(3.10)

where is a certain dimensionless function which satisfy the equation

(3.11)

Then from Equation (3.6) we will get

(3.12)

The prime mark is herein taken to mean derivative with respect to z. By denoting the upper boundary of the troposphere through z_{0}, which is determined by formula (3.5) it will be easy to demonstrate that

(3.13)

(3.14)

(3.15)

Consequently, the Equation (3.12) may be written as

(3.16)

Let’s expand along small parameter, where λ is the wave length and z_{0} is the size of non-homogeneity of medium

(3.17)

and solve the Equation (3.16) in null approximation for which purpose we set and ignore the second derivative and thereafter we will obtain

(3.18)

from which for we’ll find

(3.19)

From (3.19) it is seen that for propagation of sound along axis z the expression under the radical must be nonnegative, i.e. it is necessary to fulfill the condition

(3.20)

The function is close to unit in the whole interval of change of z and therefore from (3.20) it follows that

Hz (3.21)

As we see sound propagation condition is fulfilled with big reserve and for sound frequencies (Hz), after neglect of the terms above the first order of smallness (which is equivalent to neglect of the second summand in Equation (2.18)) the Equation (3.19) will result in

(3.22)

Thus, sound wave spreading in vertical direction is also flat.

Let’s now find, and with this purpose let’s insert in (3.16). Having ignored the small quantity of the second order and taken into consideration the Equation (3.18) we will obtain

(3.23)

From (3.23) it is obvious that in (3.22) the sign “+” should be taken. Suppose the sound source is in point () and assume that in the stated interval temperature loosely depends on altitude, set. Then from (3.22) and (3.23) for and respectively we will obtain

(3.24)

(3.25)

From (3.10), (3.24) and (3.25) for pressure perturbation in first approximation we will have

(3.26)

where

(3.27)

From (3.27) we see that when the sound is propagated from the bottom to the top the wave amplitude drops while when it is propagated from the top to the bottom it increases. Thus, for instance if the sound source is at sea level, then by reaching altitude z = z_{0}, wave amplitude.

Let’s now find, which by convention is and using expressions (3.22) and (3.23) we will find

(3.28)

Module of imaginary component k_{z} achieves largest extremum in the point z = z_{0 }and equals to, which allows to ignore it as compared to the real part and finally we will get

(3.29)

As we see, the sound wave equation in any direction has the form of the equation of plane wave and the wave number in vertical direction is analytically expressed by the formula similar to the horizontal direction. However, there is difference between them. In the second case the wave number at the stated altitude has a constant value while in the first case it increases when sound is propagated from the bottom to the top and decreases in case of top-to-bottom propagation. Such behavior of serves as a reason for the phenomenon know as “sound refraction” which is that in the course of propagation of the sound wave the direction of wave vector changes to the side of decrease of the sound speed. In the current theory this phenomenon is explained by gradient along the axis z of adiabatic speed of sound C_{s} which is conditioned by its dependence on temperature T, which in its turn depends on z according to the aforementioned law. Adhering to our theory, gravitational field of the Earth also contributes to sound refraction which is expressed by emergence of facient in (3.29). For assessment of this contribution it is necessary to calculate, which equals to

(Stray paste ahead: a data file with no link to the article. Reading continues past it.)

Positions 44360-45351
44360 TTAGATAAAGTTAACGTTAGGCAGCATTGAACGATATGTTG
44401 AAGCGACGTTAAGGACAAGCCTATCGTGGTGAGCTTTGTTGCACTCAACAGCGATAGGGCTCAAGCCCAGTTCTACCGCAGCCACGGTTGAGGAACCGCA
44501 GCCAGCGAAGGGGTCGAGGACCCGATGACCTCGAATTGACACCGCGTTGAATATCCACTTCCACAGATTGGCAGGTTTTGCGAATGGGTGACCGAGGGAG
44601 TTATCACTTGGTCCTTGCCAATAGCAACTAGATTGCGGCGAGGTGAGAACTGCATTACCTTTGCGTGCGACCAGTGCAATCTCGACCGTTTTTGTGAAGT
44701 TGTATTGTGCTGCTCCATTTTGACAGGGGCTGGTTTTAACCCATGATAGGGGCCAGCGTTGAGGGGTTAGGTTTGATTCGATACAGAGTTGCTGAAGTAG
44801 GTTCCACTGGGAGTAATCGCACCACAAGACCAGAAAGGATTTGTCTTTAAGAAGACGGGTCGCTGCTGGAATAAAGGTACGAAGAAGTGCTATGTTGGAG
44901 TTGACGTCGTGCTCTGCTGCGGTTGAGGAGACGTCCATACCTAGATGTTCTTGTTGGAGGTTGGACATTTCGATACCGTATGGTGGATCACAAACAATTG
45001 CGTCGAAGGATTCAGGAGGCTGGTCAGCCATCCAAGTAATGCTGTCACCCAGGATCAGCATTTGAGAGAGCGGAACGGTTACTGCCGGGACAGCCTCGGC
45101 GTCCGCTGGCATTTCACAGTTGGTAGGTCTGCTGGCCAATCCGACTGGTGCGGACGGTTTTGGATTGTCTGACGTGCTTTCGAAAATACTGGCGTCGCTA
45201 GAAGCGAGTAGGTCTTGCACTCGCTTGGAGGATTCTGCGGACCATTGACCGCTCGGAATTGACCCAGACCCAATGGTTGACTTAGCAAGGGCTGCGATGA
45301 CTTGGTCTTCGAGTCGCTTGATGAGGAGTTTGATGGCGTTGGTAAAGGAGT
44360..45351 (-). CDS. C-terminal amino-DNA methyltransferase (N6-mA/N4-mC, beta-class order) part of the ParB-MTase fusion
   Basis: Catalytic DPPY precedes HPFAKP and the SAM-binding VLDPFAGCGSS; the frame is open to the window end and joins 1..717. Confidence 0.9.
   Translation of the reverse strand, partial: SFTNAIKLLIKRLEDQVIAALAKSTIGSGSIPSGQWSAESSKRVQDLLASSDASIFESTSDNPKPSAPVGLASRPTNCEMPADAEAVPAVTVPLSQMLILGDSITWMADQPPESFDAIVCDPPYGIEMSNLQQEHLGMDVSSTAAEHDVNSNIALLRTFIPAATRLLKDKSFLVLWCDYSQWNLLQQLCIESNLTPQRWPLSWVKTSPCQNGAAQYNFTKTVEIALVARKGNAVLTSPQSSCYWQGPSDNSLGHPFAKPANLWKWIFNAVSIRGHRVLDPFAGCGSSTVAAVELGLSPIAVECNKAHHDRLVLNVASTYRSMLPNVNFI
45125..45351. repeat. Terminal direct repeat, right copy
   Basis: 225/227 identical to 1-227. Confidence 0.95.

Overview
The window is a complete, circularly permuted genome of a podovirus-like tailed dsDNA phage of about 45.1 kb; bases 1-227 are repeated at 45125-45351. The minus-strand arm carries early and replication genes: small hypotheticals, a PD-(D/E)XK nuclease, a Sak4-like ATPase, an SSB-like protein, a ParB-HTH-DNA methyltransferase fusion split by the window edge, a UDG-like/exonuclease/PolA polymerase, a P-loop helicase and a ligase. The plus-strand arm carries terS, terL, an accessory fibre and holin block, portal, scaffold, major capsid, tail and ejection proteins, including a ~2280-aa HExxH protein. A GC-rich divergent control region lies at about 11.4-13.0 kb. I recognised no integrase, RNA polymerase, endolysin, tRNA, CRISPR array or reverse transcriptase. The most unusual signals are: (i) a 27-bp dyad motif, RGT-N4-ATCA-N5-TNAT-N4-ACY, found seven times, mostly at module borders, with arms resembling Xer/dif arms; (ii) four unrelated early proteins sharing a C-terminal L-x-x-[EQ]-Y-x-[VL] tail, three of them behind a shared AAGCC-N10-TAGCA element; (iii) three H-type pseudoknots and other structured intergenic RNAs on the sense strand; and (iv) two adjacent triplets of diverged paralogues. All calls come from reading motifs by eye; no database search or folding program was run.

(3.30)

Effect of gravitational filed takes into consideration the first term in numerator (3.30), influence of which becomes determining when

m(3.31)

Here we assume thatи T = 252.4 K are the average values of these volumes. Apparently this is the altitude up to which the sound can be considered adiabatic and above which influence of gravitational filed cannot be ignored.

5. Conclusions

The most important result of the work is generalization of the equation of continuity of mass for non-homogeneous media after which it acquires clearer and finished physical meaning. According to the existing notion change of density in incompressible media is impossible since it is impossible to change the mass of liquid particle of stated volume. Developed equation of continuity of mass (1.9) does not contradict to the universally accepted definition of incompressibility of medium, however it demonstrates that for such media change of density is all the same possible at the cost of change of the volume of selected liquid particle as a result of entropy oscillation which certainly occurs in the process of mechanical oscillations in non-homogeneous media.

Thus there exist two mechanisms of perturbation of density: adiabatic and isobaric. When the first mechanism prevails and, i.e. the medium is compressible. In case of prevalence of the second mechanism and, i.e. the medium is incompressible. This result has great significance, since in incompressible approximation which is often applied in solving applied problems, the equation of state of medium is often present in the system of equations and in its absence the system is unable to describe the real physical process adequately. Besides, in the work it is demonstrated that the sound wave is plane the equation of which is obtained from the generalized equation of gravitational waves on the assumption of adiabaticity and ideality of the medium. Consequently, established inference that acoustic wave is not gravitational is erroneous. Gravitational effects appear at altitudes z > 2.3 × 10^{3} m which in the first place is expressed in growth of sound refraction. This is the very reason due to which sound so far has been considered adiabatic in the whole atmosphere. Our calculations also demonstrate that they are true up to the upper boundary of the troposphere above which anomalous processes occur in the atmosphere.

Preceding from the aforementioned it is safe to say that the new theory of sound waves suggested by us will trigger qualitatively new researches in gas dynamics as well as in hydrodynamics.

The author expresses profound gratitude to Professor A. Rukhadze for useful advice and recommendations.

REFERENCES